Thursday, October 13, 2005

Arbole! Trees! Colors! Showy death!


Fall colors have arrived in DeKalb. The sugar maples display a bright red. I love that scientists can explain how leaves change color, but not why? The ostentatious dying show serves no detectable natural purpose. Until some scientist ruins all the fun, fall colors still reside in realm of the aesthetic, the poetic. I wouldn't want it any other way.

Fall is my favorite season, despite or maybe because of the decay. My allergies are gone, the bugs are all but dead. Fall is a time for rolling in raked leaves, apple cider, pumpkin carving, cool nights, cool days. Rubbing hands by the fire. Steaming coffee. Back to the hearth with winter's store put up. Yeah, no pastoral scenes for apartment-dwelling me, but I know not far away, out in the country, in some country, maybe not DeKalb county, but, shoot, somewhere, third world, first world, second, there's someone actually subsisting on an honest season's bounty.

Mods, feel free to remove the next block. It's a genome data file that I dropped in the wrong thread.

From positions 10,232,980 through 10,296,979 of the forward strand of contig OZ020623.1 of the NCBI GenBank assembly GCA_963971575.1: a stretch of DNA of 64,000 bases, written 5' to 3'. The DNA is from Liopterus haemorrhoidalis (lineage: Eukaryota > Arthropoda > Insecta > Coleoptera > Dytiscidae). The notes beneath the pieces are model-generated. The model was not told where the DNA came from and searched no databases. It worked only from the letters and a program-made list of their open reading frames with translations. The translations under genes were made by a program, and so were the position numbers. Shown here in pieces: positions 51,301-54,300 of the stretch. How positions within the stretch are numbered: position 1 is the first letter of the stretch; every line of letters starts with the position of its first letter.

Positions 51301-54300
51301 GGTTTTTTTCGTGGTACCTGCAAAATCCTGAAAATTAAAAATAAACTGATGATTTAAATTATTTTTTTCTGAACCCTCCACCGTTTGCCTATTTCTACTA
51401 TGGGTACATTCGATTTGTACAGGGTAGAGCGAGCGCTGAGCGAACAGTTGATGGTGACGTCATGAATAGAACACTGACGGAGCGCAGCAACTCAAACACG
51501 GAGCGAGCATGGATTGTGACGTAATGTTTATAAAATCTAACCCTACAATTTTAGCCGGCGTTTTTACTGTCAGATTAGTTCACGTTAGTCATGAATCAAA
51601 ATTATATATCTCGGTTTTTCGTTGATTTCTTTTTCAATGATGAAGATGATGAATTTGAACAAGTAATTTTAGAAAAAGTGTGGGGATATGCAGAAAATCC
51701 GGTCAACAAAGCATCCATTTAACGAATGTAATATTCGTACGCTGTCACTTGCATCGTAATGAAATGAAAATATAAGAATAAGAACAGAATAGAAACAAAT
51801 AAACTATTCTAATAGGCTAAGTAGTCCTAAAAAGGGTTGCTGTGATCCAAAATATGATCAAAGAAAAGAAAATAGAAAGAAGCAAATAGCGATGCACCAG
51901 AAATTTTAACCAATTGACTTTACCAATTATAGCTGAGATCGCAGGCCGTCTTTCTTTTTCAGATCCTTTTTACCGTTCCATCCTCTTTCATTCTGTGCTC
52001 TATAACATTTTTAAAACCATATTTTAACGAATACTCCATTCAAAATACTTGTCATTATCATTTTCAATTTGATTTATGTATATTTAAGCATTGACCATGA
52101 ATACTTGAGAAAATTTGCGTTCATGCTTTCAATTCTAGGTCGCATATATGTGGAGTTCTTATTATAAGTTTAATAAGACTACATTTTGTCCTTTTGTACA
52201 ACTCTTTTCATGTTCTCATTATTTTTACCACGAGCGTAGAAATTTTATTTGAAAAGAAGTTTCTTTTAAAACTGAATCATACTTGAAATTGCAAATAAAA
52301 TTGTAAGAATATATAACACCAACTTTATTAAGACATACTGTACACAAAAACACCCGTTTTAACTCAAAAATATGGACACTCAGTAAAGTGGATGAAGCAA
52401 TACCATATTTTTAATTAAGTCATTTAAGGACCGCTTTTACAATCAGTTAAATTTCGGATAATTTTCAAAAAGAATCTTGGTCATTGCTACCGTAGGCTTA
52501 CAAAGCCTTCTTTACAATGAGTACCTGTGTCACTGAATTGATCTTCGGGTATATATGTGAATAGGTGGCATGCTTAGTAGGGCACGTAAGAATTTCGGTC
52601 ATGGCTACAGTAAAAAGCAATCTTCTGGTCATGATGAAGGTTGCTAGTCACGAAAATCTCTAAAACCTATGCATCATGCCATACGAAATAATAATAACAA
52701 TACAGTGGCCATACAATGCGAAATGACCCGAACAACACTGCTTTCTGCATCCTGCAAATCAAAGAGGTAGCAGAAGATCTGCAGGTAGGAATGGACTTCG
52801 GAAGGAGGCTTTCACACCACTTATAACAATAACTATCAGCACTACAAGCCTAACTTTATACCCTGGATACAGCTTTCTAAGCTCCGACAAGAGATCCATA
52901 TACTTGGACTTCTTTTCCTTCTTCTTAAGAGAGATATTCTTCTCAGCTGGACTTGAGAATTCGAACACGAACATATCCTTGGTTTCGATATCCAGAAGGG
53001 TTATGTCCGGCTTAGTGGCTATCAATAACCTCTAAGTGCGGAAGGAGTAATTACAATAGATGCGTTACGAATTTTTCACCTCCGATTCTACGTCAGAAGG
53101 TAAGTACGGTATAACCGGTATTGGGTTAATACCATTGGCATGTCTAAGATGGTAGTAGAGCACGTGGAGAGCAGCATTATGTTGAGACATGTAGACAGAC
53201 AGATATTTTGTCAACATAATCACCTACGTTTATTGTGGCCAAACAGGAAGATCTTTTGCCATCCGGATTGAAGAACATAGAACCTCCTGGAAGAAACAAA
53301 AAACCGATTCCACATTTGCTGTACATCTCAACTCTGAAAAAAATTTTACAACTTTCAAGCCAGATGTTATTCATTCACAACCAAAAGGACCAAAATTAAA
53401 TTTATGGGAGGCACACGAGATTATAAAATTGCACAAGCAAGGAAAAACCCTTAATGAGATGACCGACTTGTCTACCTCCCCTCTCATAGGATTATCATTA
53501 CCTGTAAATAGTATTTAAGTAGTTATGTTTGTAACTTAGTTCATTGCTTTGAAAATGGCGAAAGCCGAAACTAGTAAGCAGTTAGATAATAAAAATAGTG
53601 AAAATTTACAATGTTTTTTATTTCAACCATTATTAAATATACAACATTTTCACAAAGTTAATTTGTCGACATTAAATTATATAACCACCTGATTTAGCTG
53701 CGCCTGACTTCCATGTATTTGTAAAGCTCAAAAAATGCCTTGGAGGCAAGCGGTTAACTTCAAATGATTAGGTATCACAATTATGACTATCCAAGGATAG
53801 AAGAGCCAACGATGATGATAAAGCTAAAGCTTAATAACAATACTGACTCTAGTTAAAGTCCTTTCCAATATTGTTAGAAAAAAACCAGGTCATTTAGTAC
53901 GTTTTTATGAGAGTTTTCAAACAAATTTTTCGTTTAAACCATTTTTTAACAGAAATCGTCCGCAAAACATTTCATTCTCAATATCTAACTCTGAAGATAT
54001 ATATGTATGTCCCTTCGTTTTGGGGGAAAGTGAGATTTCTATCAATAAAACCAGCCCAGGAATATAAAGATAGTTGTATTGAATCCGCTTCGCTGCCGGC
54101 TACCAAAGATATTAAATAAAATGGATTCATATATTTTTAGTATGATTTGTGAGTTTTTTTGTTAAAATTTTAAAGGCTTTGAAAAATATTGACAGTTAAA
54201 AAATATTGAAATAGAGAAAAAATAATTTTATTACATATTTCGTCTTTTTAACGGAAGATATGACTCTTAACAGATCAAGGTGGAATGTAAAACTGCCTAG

I found a cool tree the other day and identified it as an American Elm. It's a rare find because the once-abundant giants are decimated by Dutch Elm Disease.

I once wrote a story about a Boy Scout project in Antigo, WI, to re-establish a new disease-resistant elm, The American Liberty Elm. The article consisted of driving out to the wastewater treatment plant on a cloudy day to talk to a troop of kids wearing garden gloves, dirty kneed as they planted neat rows of saplings on adjacent land. The kids were tough interviews. Sons of potato farmers. A stoic, self-effacing lot. Teenagers. Tough quotes.

But the American Elm holds a special place in my heart. The remnant survivors are reminders of a shadier, verdant past of shaded tree columns along brick-paved streets. Sorry, I'm a bit of an anachronism, pining (ha!) for a past I never knew.

A world with more trees is a better place. Call me a tree hugger. It's an apt description. I've got the sap to prove it.